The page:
I remember John 12:24, “Unless a grain of wheat falls into the earth and dies, it remains alone. But if it dies, it bears much fruit.” I turn a brilliant red, offering myself completely to God’s cycle of life and death. As I prepare to die to all that prevents me from becoming who God created me to be, my color is a witness to the obedience and trust that guide my life’s journey. “The summer ends, and it is time to face another way.” (Wendell Berry, Fourth Sabbath Poem, 1984)
The earth prepares with me. Squirrels hoard acorns. The coats of animals thicken. Deer are active through the winter, their digestive systems adapting to a changed diet. Bears gorge themselves as they anticipate the long rest of hibernation. Birds head south, finding their way together. Carved pumpkin faces delight. Children roll in the leaves.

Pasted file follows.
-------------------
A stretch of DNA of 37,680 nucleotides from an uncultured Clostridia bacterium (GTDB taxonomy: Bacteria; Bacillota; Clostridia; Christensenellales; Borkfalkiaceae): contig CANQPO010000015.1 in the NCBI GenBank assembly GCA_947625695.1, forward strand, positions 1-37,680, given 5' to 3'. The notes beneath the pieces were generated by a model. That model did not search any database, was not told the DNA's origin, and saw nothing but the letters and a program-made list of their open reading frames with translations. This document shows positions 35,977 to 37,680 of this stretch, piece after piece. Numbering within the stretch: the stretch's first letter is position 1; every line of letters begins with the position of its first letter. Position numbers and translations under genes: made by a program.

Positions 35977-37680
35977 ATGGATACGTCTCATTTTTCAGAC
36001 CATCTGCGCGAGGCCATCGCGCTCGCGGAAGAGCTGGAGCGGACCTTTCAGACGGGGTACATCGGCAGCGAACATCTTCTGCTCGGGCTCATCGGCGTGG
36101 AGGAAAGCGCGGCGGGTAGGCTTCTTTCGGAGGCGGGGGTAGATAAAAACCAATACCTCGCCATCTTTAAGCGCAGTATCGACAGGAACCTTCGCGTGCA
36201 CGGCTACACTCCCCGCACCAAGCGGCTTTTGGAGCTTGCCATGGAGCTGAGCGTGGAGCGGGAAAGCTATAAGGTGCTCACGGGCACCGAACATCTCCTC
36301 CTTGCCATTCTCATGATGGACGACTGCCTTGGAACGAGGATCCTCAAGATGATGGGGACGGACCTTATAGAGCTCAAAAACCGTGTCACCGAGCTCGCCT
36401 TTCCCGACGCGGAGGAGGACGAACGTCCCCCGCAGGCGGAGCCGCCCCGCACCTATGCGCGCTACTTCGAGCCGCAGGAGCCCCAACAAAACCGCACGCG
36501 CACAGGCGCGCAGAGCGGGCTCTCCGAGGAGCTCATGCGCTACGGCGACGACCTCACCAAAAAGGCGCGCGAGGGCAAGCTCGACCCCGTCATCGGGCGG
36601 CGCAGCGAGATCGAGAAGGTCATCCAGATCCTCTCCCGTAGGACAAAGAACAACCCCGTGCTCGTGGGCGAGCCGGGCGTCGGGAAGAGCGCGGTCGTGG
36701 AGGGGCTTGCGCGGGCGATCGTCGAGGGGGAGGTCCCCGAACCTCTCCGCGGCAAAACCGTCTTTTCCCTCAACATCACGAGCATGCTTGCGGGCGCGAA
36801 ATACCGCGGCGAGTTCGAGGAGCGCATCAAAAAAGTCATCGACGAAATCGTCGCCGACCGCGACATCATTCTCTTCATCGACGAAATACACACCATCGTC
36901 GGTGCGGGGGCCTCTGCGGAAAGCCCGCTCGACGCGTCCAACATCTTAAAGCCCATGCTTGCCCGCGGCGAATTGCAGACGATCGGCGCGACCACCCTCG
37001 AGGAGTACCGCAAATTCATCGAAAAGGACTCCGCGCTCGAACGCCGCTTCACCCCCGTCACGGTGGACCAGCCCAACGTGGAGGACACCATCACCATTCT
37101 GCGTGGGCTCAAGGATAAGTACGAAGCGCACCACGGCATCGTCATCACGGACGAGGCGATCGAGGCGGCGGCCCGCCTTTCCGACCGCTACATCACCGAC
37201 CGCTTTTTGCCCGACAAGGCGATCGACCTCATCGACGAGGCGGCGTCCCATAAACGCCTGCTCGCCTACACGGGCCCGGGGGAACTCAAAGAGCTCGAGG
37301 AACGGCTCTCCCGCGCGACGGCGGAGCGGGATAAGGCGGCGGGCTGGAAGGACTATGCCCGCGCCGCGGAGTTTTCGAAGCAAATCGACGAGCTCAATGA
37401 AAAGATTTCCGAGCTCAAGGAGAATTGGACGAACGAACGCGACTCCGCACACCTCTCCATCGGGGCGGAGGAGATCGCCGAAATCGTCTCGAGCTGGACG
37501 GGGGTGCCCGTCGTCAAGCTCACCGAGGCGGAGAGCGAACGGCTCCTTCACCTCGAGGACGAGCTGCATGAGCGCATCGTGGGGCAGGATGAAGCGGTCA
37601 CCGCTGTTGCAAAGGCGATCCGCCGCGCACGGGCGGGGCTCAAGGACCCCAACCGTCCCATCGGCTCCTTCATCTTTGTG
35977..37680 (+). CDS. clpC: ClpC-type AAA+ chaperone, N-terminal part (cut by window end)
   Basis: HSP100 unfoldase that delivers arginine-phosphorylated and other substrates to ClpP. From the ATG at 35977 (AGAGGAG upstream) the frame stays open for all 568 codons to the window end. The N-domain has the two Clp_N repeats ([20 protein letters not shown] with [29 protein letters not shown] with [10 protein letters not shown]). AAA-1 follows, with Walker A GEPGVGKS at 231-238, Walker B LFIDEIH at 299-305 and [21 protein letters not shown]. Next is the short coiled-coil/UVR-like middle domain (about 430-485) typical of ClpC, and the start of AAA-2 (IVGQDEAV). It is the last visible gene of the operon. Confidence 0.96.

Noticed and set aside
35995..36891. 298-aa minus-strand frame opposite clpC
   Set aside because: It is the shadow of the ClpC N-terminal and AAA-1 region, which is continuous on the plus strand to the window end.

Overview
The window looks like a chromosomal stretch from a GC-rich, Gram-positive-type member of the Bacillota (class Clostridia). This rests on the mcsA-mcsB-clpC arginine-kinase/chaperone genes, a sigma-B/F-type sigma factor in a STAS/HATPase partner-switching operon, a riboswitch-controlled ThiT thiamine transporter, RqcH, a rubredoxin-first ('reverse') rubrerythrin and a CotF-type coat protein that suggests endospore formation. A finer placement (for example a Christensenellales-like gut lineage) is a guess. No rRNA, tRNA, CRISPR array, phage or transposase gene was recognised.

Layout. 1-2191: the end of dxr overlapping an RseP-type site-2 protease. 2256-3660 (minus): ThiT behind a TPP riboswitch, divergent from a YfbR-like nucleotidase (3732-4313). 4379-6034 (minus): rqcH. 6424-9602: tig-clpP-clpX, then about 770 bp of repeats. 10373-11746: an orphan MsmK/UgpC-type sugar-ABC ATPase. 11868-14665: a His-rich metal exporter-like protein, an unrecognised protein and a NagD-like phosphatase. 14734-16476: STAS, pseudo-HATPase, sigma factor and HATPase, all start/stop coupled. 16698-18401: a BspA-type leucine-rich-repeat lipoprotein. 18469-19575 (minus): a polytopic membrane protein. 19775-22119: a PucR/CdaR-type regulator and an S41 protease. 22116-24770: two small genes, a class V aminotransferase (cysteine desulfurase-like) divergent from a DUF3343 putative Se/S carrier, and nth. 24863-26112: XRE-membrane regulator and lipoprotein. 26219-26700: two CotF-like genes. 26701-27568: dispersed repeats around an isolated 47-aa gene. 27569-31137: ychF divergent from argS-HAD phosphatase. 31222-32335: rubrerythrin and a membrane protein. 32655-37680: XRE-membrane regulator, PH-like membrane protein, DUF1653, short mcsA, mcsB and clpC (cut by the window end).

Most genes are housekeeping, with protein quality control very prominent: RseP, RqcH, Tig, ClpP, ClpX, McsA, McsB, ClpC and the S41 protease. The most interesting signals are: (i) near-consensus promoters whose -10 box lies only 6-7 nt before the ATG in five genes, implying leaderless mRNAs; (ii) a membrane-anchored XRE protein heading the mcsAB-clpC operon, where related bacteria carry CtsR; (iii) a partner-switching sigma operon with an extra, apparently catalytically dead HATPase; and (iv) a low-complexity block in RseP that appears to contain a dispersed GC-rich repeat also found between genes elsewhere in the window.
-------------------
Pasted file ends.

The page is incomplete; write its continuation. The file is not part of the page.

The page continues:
Of course, the word “fall” does not come from a bed of leaves but from the sun. The amount of sunlight reaching the earth’s surface determines the change of seasons. As the earth slowly falls away from the sun, the intensity of light lessens. The light then “springs” back in six months.
Finally, there is The Great Letting Go, and I fall, playfully surrendering to the ground, where I lie, waiting to be transformed and ultimately reborn in due season. The losing of my life: surrender, emptiness, melancholy.
Letting go of possessions, children, perfection, youth, dreams, productivity, relationships, addictions, anger, and old ways of thinking. Completeness in nature. It’s done for the season.
Gather it in and wait;
Wait for the cold;
Wait for restoration;
Wait for hope;
The ebb and flow of life… the spirituality of fall.
All things pass away.
Completely free, I am able to see myself and God more clearly. I recite Psalm 8, which I memorized during Disciple Bible Study many years ago, “When I look at your heavens, the work of your fingers, the moon and the stars that you have established; what are human beings that you are mindful of them, mortals that you care for them?”